Many people know ADHD children that have been placed on a drug called Ritalin.
Across some campuses in the United States, students are taking Ritalin, also known as Methylphenidate, the night before a test so they can “cram” or study more efficiently.
But why would students take Ritalin?
The National Institute of Drug Abuse’s Web site (www.nida.nih.gov) says, “Methylphenidate is a central nervous system stimulant. It has a notably calming and “focusing” effect on those with ADHD, particularly children.”
In other words, if a student takes Ritalin the night before a test, the student becomes more focused.
Ritalin works because it increases the release of dopamine. Dopamine is a neurotransmitter, and increasing the dopamine levels improves attention.
Ritalin is classified as a Schedule II controlled substance. That means Ritalin has a high potential for abuse and abuse of Ritalin may lead to severe psychological or physical dependence.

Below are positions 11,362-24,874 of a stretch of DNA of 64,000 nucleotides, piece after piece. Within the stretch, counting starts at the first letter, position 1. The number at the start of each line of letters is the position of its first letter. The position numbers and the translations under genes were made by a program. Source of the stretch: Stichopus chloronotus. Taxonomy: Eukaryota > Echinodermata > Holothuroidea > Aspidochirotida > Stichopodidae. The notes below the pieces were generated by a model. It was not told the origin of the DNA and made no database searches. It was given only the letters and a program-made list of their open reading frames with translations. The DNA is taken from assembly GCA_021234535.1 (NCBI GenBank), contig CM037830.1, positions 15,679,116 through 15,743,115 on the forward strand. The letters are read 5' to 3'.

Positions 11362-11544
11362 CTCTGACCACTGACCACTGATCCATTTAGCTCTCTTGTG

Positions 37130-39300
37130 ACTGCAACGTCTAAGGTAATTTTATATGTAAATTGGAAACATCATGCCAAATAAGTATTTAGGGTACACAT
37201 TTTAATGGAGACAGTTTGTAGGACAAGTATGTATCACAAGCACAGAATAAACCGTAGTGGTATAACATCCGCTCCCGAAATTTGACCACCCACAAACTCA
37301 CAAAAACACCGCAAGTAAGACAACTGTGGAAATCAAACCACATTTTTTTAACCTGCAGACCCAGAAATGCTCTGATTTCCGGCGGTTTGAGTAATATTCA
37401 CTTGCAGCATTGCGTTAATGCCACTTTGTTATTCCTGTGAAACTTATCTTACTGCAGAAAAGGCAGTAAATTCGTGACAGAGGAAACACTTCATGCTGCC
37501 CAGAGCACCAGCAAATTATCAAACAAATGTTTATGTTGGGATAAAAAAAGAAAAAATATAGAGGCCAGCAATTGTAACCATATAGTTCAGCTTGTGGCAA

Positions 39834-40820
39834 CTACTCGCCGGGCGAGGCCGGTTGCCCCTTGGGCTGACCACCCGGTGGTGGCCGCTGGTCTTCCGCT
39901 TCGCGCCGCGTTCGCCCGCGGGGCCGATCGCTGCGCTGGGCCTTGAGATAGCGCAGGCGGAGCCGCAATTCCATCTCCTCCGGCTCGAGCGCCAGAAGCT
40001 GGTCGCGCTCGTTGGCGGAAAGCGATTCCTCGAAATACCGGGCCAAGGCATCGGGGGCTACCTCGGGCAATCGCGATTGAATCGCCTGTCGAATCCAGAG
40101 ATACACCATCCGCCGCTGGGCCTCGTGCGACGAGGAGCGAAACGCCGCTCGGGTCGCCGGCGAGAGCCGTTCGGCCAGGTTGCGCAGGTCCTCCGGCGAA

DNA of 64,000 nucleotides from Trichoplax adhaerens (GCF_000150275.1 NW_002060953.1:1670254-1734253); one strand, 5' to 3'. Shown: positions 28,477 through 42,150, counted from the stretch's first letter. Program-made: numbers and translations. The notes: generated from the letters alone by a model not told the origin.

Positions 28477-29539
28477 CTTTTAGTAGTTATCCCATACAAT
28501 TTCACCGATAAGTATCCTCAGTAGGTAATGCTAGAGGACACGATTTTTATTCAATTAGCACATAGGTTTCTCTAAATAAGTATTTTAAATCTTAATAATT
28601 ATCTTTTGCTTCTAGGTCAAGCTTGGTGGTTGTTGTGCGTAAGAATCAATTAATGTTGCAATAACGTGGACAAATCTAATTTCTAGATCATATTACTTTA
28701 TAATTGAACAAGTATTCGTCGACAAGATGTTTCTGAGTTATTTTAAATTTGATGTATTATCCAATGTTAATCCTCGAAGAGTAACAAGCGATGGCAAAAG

The NIDA also says, “Because of its stimulant properties, however, in recent years there has been reports of abuse of Methylphenidate by people whom it is not prescribed. It is abused for its stimulate effects: appetite suppression, wakefulness, increased focus/attention, and euphoria. A large survey at a public university showed that 3 percent of the students has used Methylphenidate during the past year.”
Some people refer to Ritalin as “Vitamin R” and “R-Ball”. Ritalin tablets can either be taken orally, crushed and snorted, or mixed with water and injected.
Where did Ritalin abuse begin?
According to an article called “The Ritalin Racket” from Student.com, “Ritalin abuse was first noticed at New England prep schools, where access is so easy because so many students have Ritalin prescriptions.”
With so many people prescribed to Ritalin, it’s easy for a student to find someone with a few extra pills.